Wednesday, April 20, 2011

More New Ferries for Newfoundland (and News)

Marine Atlantic’s new ferries Blue Puttees and Highlanders and now both in service, and despite some early controversy, including one death, things may finally be settling down for the long haul on the Strait.(Marine Atlantic seems to be a target-wonder why?)

It is now time to turn the spotlight on the Province of Newfoundland and Labrador’s own intraprovincial ferry service, operated by the Department of Transportation and Works. The department runs 15 ferry routes within the province, and has been suffering for years with an inadequate fleet. There is good news on the horizon however.

First off are two new 80 passenger short sea ferries, just completed by Pieter Kiewit’s Marystown/ Cow Head shipyard. [Perhaps the yard’s experience with these small ships has put them off big shipbuilding - they have withdrawn from the Federal shipbuilding strategy program.] The ships are reported to have cost $27.5mn each.

The two new ships, christened March 11 measure 42m in length and can carry a combination of vehicles, up to 16 cars. The first of these, Grace Sparkes, was registered in St. John’s on April 19. It will run on the St. Brendans route. It is named for the first woman to run for election to the provincial legislature.

Sister ship Hazel McIsaac, which will enter service within the next month, is named for the first woman to be elected to the legislature. It will serve ports in Green Bay.

These are proper little ships with bow doors and stern ramps. Excellent spec sheets, and photos are on line:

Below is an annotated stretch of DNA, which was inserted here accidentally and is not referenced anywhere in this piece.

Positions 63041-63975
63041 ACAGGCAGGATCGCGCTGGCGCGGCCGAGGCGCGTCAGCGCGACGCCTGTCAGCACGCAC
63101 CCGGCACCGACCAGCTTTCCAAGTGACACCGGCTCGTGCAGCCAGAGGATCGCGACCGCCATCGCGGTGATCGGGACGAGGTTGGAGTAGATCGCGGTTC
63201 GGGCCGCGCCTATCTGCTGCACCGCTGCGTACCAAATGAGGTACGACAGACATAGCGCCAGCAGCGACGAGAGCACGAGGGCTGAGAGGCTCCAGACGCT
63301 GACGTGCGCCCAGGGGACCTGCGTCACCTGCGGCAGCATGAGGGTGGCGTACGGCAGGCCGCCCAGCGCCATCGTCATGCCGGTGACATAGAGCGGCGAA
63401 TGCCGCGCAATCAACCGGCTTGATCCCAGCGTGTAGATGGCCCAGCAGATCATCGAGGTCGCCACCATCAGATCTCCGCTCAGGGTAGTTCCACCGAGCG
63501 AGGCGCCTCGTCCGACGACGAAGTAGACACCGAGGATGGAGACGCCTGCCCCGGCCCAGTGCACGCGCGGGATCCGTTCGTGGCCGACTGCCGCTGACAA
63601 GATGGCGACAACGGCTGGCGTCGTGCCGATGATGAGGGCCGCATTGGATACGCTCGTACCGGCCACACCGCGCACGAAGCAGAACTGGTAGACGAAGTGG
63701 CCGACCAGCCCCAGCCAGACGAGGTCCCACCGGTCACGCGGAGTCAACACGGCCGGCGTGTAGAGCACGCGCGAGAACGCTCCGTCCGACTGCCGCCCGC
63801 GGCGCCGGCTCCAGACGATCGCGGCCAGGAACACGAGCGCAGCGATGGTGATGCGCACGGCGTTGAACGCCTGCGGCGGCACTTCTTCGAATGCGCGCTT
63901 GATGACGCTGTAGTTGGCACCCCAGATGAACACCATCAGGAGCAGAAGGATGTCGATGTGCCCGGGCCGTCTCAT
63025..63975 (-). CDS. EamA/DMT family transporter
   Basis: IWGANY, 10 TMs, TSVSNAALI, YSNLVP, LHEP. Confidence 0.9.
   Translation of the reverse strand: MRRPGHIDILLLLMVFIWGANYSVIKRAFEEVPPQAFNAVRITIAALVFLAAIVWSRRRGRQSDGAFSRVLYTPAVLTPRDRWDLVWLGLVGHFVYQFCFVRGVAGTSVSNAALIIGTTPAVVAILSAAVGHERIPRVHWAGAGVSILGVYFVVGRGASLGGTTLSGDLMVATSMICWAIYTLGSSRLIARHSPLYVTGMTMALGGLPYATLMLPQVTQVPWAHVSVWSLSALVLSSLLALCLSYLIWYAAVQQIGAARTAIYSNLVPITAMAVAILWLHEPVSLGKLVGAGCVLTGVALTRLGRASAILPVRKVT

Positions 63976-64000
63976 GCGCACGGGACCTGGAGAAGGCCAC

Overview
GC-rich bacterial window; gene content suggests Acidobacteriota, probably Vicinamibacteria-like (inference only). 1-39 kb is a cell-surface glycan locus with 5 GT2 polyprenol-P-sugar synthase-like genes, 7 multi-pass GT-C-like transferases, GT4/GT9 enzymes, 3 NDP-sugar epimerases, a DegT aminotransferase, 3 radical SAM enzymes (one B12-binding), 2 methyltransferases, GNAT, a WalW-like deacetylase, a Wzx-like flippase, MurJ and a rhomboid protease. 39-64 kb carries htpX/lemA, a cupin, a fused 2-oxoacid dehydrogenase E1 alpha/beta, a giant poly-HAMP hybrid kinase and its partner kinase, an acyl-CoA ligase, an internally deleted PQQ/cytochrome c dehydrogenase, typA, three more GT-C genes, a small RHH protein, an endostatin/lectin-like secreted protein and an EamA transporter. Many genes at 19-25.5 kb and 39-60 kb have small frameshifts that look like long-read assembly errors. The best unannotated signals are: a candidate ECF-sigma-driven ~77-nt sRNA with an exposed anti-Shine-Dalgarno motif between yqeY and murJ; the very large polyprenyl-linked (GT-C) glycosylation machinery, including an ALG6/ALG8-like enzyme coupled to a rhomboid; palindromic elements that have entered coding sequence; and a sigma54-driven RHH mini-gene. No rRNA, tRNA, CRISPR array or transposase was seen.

In further news, Fleetway Inc was contracted in January to design six more new ferries for a variety of routes around the province. Designs should be completed by early next year, and an expression of interest will be issued soon for construction. These boats will also be built in the province.

See the Newfoundland intraprovincial routes here:

There is also news about the St. Barbe/Blanc Sablon service across the Strait of Belle Isle. This service is operated by Labrador Marine (part of the Woodward Group) under contract to the Province. During the past winter when the ferry Apollo was in refit in St.John's, the service was operated by the Province's much larger ferry Sir Robert Bond, but its Newfoundland terminus had to be switched to Corner Brook, due to the large size of the ship. That service ended mid-March when Apollo returned to service.
However on or about April 15, Apollo damaged a prop and shaft and had to go to St.John's for emergency drydocking. The ship will return to service next week, using only one prop, until the prop/shaft can be repaired or replaced. It will then go back to drydock for permanent repairs. In the meantime the ancient RoRo vessel Astron (also owned by Woodward) will service the route, supplemented by aircraft, since Astron can only carry 12 passengers.
Apollo will have to operate on one prop for several weeks.

For photos of some of these ships see:


1 comment:

  1. Great to know about the two new ferry services for Island of Newfoundland. Inadequate ferries can be a big problem for ferry commuters especially when they travel to mainland regularly. Ferries(promy)are great way to travel across oceans.